Bakshish Singh’s son Santokh Singh Samra who is the head of Kotla Sultan Singh contends that the village is trying to do its own bit to keep the memory of the singer alive.
“We started a computer training centre at the village named after Rafi. The school gate and the road leading to the village was also named after him. Now, we have left out an acre of land, which we intend to convert into a park named after him. We will also have his statue inside the park when it comes up,” he said.

Born on December 24, 1924, Rafi died on July 31, 1980. He lent his voice to Bollywood’s megastars including AmitabhBachchan, Shammi Kapoor, Dharamendra and Dev Anand. He has numerous hit songs to his credit including several duets with famous playback singers Lata Mangeshkar and Asha Bhosle.
It was music that got him to Lahore where he sharpened his musical skills under the guidance of Ustad Ghulam Ali Khan. In 1944, he made his singing debut in a Punjabi movie called Gul Baloch with Zeenat Begum. The song was a duet called ‘Soniye Ni Heeriye Ni’ penned by Shyam Sunder.

However, it was Homi Wadia who actually recognized the power of Rafi’s voice and insisted that he sing a song for his upcoming film ‘Sharbati Ankhen’ under the direction of Feroz Nizami. His voice comprehended an incredible variety which is beyond comparison. This range and texture enabled him to reach new heights in his career. And it was his voice that would eventually set him apart from his colleagues.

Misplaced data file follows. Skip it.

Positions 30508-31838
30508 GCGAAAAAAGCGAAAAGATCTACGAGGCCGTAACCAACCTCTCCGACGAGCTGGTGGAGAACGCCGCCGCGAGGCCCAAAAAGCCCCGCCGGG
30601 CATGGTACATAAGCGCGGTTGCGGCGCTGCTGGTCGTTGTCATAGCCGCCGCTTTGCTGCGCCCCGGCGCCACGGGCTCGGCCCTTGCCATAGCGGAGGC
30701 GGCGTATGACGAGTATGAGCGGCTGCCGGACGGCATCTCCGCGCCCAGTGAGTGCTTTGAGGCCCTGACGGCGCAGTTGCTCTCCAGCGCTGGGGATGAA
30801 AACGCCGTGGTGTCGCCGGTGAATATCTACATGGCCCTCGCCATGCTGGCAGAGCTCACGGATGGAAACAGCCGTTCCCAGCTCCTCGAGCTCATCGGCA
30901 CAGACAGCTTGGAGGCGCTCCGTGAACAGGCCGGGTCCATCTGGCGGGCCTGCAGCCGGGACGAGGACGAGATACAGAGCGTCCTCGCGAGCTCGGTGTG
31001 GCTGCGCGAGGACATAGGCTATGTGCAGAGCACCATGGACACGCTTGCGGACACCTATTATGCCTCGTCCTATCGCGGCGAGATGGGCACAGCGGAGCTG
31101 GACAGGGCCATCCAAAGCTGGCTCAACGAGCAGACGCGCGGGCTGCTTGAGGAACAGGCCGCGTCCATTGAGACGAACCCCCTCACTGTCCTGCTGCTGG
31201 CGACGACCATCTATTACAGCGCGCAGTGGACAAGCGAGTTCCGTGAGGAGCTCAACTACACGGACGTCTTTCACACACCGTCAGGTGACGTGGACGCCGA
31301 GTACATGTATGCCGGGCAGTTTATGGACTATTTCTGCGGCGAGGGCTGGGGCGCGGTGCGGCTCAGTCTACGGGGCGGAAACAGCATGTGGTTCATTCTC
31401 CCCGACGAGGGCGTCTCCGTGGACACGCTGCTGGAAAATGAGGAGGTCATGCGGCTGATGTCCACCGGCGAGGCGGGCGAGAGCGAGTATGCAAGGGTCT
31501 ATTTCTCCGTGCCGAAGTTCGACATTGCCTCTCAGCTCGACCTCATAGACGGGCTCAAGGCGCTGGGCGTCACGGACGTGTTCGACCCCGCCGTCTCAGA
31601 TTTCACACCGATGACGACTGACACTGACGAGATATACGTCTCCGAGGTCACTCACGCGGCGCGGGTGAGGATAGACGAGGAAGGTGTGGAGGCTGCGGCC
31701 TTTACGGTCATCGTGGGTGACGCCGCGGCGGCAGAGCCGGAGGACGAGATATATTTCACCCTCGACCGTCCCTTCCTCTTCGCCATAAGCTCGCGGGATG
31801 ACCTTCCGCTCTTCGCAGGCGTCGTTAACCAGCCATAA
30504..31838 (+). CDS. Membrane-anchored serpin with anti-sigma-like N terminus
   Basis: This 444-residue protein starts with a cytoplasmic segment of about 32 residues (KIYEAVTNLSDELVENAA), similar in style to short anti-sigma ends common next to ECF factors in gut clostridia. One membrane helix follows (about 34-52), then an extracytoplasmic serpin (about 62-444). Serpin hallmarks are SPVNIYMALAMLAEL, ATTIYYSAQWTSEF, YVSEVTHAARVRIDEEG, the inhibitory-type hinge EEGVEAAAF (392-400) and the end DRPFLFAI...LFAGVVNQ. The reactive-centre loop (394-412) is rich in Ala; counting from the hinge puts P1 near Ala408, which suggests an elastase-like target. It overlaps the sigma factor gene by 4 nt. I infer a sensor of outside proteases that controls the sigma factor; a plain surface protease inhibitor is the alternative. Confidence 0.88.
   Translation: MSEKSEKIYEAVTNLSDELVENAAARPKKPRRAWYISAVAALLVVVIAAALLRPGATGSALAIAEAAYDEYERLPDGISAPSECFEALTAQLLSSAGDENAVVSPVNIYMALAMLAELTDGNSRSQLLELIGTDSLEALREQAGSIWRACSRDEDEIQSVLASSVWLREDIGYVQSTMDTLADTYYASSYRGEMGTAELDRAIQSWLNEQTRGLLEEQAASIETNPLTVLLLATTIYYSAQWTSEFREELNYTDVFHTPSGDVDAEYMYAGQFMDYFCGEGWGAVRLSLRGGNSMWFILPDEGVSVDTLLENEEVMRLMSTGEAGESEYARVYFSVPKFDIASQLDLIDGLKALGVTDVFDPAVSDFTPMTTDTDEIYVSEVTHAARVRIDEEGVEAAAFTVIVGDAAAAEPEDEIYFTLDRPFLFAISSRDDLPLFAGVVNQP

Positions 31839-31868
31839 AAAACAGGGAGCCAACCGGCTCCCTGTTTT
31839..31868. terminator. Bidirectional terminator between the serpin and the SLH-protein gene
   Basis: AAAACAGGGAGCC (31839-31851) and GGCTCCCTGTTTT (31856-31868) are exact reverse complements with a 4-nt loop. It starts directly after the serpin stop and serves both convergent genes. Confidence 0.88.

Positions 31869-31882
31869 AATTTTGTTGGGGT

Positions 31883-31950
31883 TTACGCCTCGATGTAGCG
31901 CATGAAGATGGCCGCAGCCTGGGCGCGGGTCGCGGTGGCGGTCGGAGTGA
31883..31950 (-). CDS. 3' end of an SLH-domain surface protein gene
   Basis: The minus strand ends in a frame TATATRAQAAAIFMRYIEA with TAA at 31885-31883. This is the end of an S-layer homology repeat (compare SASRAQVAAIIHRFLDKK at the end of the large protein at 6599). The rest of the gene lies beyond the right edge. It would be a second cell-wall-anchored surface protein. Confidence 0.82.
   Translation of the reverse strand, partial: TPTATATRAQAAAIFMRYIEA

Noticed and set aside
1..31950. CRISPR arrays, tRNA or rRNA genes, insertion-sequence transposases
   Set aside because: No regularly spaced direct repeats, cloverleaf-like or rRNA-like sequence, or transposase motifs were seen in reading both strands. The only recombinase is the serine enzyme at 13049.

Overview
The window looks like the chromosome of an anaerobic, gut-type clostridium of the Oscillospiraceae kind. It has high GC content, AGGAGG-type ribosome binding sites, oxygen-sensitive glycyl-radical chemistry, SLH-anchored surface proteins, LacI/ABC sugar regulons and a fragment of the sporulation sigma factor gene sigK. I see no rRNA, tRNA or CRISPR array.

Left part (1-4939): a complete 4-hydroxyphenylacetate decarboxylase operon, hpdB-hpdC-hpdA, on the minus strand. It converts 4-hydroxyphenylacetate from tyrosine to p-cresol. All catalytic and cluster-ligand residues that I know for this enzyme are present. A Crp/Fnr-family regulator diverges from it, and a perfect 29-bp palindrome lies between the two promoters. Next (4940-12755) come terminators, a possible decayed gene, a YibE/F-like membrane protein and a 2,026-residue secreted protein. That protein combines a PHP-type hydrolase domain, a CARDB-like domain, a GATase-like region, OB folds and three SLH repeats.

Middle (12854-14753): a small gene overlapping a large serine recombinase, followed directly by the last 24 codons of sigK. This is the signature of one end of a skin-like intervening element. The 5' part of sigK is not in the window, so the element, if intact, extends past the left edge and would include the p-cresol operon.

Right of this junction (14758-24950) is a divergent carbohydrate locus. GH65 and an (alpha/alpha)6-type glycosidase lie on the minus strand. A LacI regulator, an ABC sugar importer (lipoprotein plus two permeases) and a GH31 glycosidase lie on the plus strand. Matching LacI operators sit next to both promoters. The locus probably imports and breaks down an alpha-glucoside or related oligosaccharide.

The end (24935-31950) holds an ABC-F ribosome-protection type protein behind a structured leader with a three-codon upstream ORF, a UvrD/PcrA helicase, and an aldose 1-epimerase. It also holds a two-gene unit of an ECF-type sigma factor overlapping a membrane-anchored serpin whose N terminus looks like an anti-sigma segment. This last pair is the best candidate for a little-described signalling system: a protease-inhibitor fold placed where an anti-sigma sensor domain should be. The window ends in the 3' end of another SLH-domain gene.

Rafi lent his voice to film songs as well as everything from Bhajans to Qawalis. His voice was suitable for almost any genre of music be it a heartrending ghazal like ‘Aap Aye Toh Zindagi Ayee’, a sad bhajan like ‘Sukh Ke Sab Saathi’, or a crazy and whacky duet song like ‘Jaanu Meri Jaan.’

Mohammed Rafi contributed his enjoyable tinges to the piece of music and made it eternal. His voice had this exceptional quality of forcing the listener to transform the lyrics into pictures and with the presence of his mind as a singer, it aided him to mold his voice across an array of faces that linger unshakable in our memories. For instance, his take on Comedian Johnny Walker was quite extraordinary. He managed to sound exactly like Johnny Walker, especially in the songs ‘Sar Jo Tera Chakraye’ and ‘Aye Dil Hai Mushkil Jeena Yaha.’ Before the shooting of the song would proceed, Rafi would call Johnny Walker and discuss the character which Johnny Walker would play on screen.